You want to fight!?

First, let your anger cool. Whether a few hours or a day, allow your anger to settle. Next, sort out impulse thoughts from reality. An impulse thought is one fueled by emotion, in this case anger. “What a witch, she always ignores me to ding me. She needs to learn to be more sensitive.” “He’s stupid, can’t even remember to do the littlest thing. He needs a dose of discipline.”  Share these thoughts  and you’ll reignite the battle. Here is your next step.

After your anger has cooled and your thoughts are more rational, follow this principle: approach your spouse with what you need to reconnect.  If you need her to take responsibility for her action, approach her by taking responsibility. Say, “Hon, I take responsibility for my part of the blowout.” Chances are greater that she will respond in kind, that she will take responsibility for her action or words.

Don’t tell her what she should do. “Hon, you need to take responsibility for your action.” She will not do it. Humans do not respond well to commands or “you shoulds.” If you want her to say she is sorry, then say you are sorry. If you want him to say he’ll try harder, say you will try harder. Think of what you need, what the marriage needs, and offer it. “What if she does not respond?”  Stay in that step until she does.  Keep reaffirming your part, keep saying you apologize.

Next, tell her what you will do in light of taking responsibility for your part. “I will work on my anger.” Then give a practical step. “I will buy that book, take that class, get coaching.” Again, she will respond in kind, “And I will be more careful with my sharp tongue and soften my delivery.”

Finally, ask forgiveness. “Please forgive me for what I did, said, etc.” Your spouse will likely say he/she forgives you and ask you to do the same. Now you are in good territory. The last step is to hug. And that’s easy. This is called a repair and if you don’t have them in your marriage it will fall apart.

The Switches in a Man’s Mind

In a man’s head are a few switches. Here’s how he works when these switches get flipped.It's On or Off

His build switch. When this switch gets flipped he begins to fix; he tears down, moves rubble and builds. This switch flips when he hears a problem. That’s why listening is difficult. You voice a concern just to vent and be heard, the build switch flips and he tries to fix you. It is hard for him to do nothing.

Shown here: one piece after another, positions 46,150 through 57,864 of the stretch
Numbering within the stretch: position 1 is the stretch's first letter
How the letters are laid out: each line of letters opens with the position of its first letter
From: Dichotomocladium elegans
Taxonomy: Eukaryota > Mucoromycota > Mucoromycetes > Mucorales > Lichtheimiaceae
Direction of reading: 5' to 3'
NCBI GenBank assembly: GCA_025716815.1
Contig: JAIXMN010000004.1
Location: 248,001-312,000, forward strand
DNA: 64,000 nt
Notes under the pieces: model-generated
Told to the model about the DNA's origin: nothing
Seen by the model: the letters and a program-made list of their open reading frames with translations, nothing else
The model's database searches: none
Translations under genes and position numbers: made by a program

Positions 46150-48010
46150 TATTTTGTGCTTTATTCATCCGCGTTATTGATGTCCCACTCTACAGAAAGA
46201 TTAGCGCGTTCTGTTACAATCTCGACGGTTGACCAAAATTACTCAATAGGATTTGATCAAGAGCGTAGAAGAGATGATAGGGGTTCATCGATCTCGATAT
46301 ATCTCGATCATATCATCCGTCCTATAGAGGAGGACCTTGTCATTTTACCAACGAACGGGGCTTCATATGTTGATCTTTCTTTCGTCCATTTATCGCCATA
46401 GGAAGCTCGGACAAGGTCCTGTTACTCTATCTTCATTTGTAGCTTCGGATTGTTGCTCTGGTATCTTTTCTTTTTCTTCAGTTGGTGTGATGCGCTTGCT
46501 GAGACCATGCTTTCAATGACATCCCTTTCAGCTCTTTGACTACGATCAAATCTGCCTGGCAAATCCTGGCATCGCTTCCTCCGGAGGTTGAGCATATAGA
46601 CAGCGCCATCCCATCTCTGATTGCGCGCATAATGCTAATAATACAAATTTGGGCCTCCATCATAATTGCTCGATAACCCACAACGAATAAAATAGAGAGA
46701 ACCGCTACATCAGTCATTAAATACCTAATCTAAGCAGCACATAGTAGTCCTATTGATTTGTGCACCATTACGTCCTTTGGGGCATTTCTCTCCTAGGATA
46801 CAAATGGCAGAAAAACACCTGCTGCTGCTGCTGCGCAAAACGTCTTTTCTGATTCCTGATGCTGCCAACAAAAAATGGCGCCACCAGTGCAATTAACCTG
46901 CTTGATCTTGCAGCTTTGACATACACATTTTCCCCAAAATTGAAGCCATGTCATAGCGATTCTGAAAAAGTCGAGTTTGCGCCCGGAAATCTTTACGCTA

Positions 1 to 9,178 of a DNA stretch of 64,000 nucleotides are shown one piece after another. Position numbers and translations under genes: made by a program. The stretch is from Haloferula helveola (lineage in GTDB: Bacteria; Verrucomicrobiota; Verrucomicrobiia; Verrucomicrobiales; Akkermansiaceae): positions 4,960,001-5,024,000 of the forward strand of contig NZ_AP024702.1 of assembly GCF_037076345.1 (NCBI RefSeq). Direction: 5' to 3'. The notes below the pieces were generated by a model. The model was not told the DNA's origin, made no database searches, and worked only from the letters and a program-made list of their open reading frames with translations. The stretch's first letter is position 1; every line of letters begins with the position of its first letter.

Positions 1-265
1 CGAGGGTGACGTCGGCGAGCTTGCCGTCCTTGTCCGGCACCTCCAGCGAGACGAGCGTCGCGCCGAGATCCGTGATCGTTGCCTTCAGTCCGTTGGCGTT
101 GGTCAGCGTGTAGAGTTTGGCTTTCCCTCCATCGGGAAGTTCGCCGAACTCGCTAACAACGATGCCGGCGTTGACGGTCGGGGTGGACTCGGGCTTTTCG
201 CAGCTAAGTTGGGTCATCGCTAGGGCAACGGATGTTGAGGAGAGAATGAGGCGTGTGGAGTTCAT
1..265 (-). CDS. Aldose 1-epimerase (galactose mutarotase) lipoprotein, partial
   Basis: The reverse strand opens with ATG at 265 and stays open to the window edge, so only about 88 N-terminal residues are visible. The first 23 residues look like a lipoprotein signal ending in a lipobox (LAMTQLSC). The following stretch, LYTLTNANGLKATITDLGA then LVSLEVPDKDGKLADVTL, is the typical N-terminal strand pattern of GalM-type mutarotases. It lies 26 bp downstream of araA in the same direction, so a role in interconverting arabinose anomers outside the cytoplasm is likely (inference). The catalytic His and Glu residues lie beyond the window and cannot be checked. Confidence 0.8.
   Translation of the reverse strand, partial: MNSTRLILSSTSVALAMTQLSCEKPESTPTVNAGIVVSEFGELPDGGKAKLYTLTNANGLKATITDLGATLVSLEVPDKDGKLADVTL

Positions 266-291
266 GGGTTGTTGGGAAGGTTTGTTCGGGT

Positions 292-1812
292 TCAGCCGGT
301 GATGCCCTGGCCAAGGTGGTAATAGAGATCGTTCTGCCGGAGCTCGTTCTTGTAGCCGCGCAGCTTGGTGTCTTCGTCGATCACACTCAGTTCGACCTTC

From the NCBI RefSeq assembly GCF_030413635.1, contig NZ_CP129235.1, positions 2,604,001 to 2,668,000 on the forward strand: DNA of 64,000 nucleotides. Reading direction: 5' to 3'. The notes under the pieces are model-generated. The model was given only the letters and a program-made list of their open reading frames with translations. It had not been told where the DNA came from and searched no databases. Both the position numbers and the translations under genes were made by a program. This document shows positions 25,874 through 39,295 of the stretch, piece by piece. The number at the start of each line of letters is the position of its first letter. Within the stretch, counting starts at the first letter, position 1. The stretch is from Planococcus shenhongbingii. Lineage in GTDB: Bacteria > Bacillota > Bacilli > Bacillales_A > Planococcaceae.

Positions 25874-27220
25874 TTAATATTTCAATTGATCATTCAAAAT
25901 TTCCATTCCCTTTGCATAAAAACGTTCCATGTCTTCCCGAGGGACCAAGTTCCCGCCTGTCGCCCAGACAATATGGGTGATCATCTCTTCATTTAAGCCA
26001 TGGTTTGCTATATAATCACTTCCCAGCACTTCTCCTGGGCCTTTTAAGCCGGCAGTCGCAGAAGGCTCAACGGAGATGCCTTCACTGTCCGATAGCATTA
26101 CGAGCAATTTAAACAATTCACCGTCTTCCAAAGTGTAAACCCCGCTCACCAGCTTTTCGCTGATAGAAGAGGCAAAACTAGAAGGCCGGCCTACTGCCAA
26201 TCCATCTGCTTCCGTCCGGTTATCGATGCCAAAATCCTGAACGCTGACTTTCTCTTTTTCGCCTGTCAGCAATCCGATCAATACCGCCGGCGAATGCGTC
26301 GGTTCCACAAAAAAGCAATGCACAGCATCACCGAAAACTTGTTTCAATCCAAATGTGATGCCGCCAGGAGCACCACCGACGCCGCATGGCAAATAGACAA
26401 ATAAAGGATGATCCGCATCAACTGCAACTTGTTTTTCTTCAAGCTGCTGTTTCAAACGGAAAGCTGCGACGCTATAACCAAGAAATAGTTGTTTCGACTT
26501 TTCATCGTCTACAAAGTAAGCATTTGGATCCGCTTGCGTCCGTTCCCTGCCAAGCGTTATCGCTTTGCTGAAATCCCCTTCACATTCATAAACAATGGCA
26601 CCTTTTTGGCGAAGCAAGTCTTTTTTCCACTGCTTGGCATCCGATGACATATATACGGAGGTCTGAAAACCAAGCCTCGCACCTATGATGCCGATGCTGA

His fight switch. Flip this switch and fur flies. His emotions evaporate and he seeks to destroy. Good if you are attacked in a parking lot, bad if he sees you as the enemy. This is why he can say mean things about you, the kids, the house.  He may regret actions later, but now it’s search and destroy.  A husband needs to manage his warrior switch. A wife needs to avoid it. In some men this switch is too easily flicked and their aggression is too severe, these men are abusive and need help. They should be avoided.

His charm switch. His most beguiling switch connects to his needs.  He needs comfort, encouragement, and love; when those needs arise his charm switch flips and the romantic gentleman appears. His needs fall under the categories of food, comfort, encouragement, and sex. When these go unmet for along time his building switch flips. When that fails his warrior switch flips. When allowed to access his emotions he can funnel them through his charm circuitry and avoid the building and warrior switches, when he can’t, look out.

Men little understand these switches, only that they work. He is either building, fighting, or needing. The more he learns about these switches the better he can control their results. These switches are why men are doers and not talkers. It is why they like sports. Sports combine building – the game plan – and fighting – the game.

Because of these switches men find it hard to understand women. He can learn, but it takes time and teaching, and a little less switch flipping.

Suspended Argumotion

Stop Argumotion

Stop Argumotion

Couples move in patterns that trigger arguments. I call this argumotion.  That pattern sets in motion a journey that leads to fussing and fighting.  We repeatedly hear wives say, “The same ol’ thing happens over and over and we fight.”

It may be about food, work, the house, or sex, but the familiar patterns lead to the same result. Next time this happens try something new.

When you feel a fuss coming on, stop and tune in to your feelings.  If he says something sharp, ask yourself if you feel unheard, rejected, or disrespected?  Name the emotion.

Next, shift gears and talk about the emotion. Say, “Right now I am feeling rejected.”  Be careful to not place blame on your partner, so add. “I am not blaming you, just letting you know what I am feeling.”

Discussing the emotion puts you on a deeper relationship track.   You might be surprised to learn about his emotion; he may feel criticized.  Deal with that emotion through forgiveness.

Shifting from details to emotion gets you to the heart of the problem, adds a new element, and breaks the old pattern.   A new pattern means a new result.  And you add forgiveness to your mix.  This sounds simple and a little innocent, but give it a try, it works.